The Halloween season is here and in the run up to the big day I decided to examine what is considered “scary” in the world of horror movies.

Going with Rotten Tomatoes list of the 31 scariest movies, I decided to compare each film with another horror film from the same year to determine which one I found scarier.

For Day 8, the hordes of the undead take on British gothic horror as Night Of The Living Dead takes on The Blood Beast Terror.

Night of the Living Dead

A disparate group of individuals takes refuge in an abandoned house when corpses begin to leave the graveyard in search of fresh human bodies to devour. The pragmatic Ben (Duane Jones) does his best to control the situation, but when the reanimated bodies surround the house, the other survivors begin to panic. As any semblance of order within the group begins to dissipate, the zombies start to find ways inside — and one by one, the living humans become the prey of the deceased ones.

The film that revolutionized the zombie film and gave birth to the way we see depictions of zombies today from The Walking Dead and beyond. George Romero’s film was subversive for its time for several reasons and has been used as a template for both horror movies and social commentary for decades.


While the movie speculates what might have happened, there is no definitive event that spawns the rise of the undead. That uncertainty adds to the horror.

From shock to fear and even determination, all of the characters in the film react in ways that are natural given the circumstances.

The setting is perfect. A secluded farm house in the middle of nowhere is a perfect horror location and Romero utilizes the location brilliantly.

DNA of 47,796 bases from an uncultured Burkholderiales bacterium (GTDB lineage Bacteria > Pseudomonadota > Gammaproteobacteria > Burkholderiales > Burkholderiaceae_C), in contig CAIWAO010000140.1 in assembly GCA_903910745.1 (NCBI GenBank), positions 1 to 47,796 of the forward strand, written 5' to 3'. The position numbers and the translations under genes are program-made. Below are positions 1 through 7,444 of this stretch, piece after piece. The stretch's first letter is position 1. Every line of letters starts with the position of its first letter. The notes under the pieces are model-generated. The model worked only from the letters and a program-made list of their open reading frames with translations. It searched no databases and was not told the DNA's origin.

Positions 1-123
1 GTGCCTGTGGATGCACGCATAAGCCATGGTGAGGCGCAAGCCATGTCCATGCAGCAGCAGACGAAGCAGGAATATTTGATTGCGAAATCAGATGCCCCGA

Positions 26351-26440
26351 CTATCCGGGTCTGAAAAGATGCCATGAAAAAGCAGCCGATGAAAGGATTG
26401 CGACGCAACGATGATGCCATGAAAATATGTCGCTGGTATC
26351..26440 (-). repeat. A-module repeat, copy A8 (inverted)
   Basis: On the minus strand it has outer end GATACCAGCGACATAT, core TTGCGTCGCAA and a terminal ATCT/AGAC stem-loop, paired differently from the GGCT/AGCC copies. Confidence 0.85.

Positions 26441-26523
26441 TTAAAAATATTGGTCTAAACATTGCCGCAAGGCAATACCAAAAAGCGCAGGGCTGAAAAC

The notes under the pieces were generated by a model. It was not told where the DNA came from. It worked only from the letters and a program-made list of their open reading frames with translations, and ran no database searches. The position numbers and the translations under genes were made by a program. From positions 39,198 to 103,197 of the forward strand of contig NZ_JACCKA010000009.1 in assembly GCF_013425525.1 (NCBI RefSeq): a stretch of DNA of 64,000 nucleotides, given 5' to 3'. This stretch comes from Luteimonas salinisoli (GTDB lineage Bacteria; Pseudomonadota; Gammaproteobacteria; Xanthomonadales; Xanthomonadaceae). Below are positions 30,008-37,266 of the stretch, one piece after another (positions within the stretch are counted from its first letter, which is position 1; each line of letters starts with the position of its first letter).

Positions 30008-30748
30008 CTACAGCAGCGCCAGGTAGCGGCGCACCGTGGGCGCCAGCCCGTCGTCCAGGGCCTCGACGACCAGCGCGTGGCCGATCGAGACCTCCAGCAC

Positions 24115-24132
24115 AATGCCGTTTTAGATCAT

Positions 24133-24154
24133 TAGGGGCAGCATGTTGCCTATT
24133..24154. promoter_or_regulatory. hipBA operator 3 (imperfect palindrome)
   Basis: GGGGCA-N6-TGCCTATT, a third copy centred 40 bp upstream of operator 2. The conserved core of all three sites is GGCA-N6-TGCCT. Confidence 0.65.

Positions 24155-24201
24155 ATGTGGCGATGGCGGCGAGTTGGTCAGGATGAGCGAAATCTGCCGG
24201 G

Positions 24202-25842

The zombies are more intimidating and scary because of their slow, lumbering movements. Their growing numbers only add to the suspense.


Barbara is an emotional anchor holding everyone down.

The production value is relatively low and definitely a product of its time.

The Blood Beast Terror

A Victorian policeman (Peter Cushing) discovers a professor’s (Robert Flemyng) daughter (Wanda Ventham) is a king-size moth with the kiss of death.

Taking place in 19th century Britian, The Blood Beast Terror has shades of Dracula, Frankenstein and other classic horror films.


The setting is great. I love movies set in the Victorian era and a horror movie in that era has potential.

Peter Cushing….nuff said.


It’s a man sized killer moth movie.

The acting is so wooden by the supporting cast that they could have used cardboard cutouts and they would exhibit more emotion.

The creature is laughable both in its presentation and mannerisms.

To be honest, there really is no competition here. For pure horror, inventiveness and story, the winner is….

Night Of The Living Dead

Let me know what you think. Are you a fan of Night of the Living Dead? Tell me in the comments which one is your favorite.

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